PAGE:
Wednesday, 22 February 2012

Another Experiment

I've been intrigued by the way the artist Alvaro Castagnet works and was fortunate to borrow a DVD of his and having tried something from a book before (posted a little while ago) was keen to have another go. The thing that interests me is the way many of his pictures are backlit and create a sense of drama in the scene while using the value extremes to get light into his images.

Having watched the DVD I selected an image to attempt an exploration of his technique. The resultant painting is below.

What did I learn? Well the exercise reinforced my belief in the importance of value range in providing impact, a hangover from my days as a monochrome photographer. The other important lessons are to do with the notion of leaving lots of work for the viewer. Detail is largely unnecessary and my own tendency to overwork is probably a hurdle to the viewers of my work.

Another day having fun.

Nice Street Scene (after Castagnet) - Watercolour on Not paper 12" x 9"

12 comments:

Ray said...

Very dramatic, very simple and very good effort, Mick. The hard part comes when one has to see a scene through Alvaro's eyes. Remember CR's mantra - "Squint".

Peter Ward said...

A nice effort Mick I like it. You've made a good stab at Castagnets style, although it is one he shares with several others. One word of caution though. Don't go overboard on trying different styles. I did once and regard it as my `lost' period. (grin) Still trying hard to regain it.

Mick Carney said...

Ray - Cheers. Yes it is difficult to see through the eyes of another but 'Squint' is one of the best bits of advice you can get. It ensures you both simplify and resect value changes.

Mick Carney said...

Peter - Thanks. It seems it's too late. Lost period in progress.

RH Carpenter said...

Yes, that dramatic light is very stunning - I think your version is very nice :)

Mick Carney said...

Rhonda - Thanks a lot.

Caroline said...

Great to see your painting practise piece Mick. It really is beautiful it has a lovely loose wash style and I agree that the strong contrasts with the light and shade are important to the overall look and feel to the painting. Do you think you might now try a similar scene from a photograph or in your own village? How do you find working from photographs they can give an overall flat feel to the image?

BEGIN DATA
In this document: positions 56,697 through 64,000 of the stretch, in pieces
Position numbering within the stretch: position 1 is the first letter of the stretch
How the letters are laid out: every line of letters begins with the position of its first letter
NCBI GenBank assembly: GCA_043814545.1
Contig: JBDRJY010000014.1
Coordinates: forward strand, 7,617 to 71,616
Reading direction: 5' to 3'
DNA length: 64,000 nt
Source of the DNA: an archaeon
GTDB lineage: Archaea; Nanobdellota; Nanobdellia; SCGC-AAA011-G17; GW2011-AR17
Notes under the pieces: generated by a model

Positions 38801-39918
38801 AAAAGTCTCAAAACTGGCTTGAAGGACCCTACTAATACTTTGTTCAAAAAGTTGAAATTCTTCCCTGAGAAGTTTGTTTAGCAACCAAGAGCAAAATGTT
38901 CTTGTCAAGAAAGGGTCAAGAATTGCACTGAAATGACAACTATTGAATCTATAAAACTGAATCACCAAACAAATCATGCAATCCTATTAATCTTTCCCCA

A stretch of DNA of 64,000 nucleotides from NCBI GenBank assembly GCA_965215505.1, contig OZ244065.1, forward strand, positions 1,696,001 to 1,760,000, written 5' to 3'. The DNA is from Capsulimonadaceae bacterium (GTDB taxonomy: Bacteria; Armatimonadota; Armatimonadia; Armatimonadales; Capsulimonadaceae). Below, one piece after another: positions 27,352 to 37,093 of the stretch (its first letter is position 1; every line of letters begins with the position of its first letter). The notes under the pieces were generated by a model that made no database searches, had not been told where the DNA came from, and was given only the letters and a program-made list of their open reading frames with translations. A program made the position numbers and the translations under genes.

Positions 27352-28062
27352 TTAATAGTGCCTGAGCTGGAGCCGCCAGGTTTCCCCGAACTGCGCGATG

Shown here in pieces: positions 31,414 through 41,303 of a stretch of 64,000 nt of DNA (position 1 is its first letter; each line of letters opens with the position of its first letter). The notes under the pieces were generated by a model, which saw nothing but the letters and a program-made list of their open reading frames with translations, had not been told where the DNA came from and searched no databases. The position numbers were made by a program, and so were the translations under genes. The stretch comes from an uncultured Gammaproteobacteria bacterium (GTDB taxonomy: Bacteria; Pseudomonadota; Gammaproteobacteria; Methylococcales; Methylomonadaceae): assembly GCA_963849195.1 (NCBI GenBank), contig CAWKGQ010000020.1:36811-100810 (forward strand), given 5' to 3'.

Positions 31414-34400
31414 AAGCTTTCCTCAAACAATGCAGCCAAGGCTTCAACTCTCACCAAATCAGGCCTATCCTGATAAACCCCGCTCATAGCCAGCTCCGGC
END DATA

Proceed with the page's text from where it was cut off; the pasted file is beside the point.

Mick Carney said...

Caroline - You are a mind reader. My little list of 'to do' things is exactly what you suggest. You make a good point about working from photographs. It's very easy to create flat pictures unless one deliberately takes steps to ensure a sense of depth. One of the problems with photographs these days is that they are often taken with cameras that try to ensure the widest depth of field. If photographers switch off the automatic function and manually decrease the depth of field they could make photographs that would prompt them to pay regard to recession. i find photographs useful to supplement on site sketches when drawing or painting can not be completed in front of the subject.

Nora MacPhail said...

Wonderful. You did a great job. I took a workshop with Alvaro through the Toronto Watercolour Society. He was lovely and quite funny. You did a better job than most of us capturing his style!!
Have a great week,
Nora

Mick Carney said...

Nora - Lucky lady, I tried to get on one of his courses a couple of weeks ago, yes you guessed it FULL with waiting list. Thanks for the kind comment.

Dan Corey said...

I like it Mick! The value masses read from far away and in my humble opinion that's worth it's weight in genuine manganese blue or gold. Which ever you value more :))

Mick Carney said...

Dan - Manganese blue every time.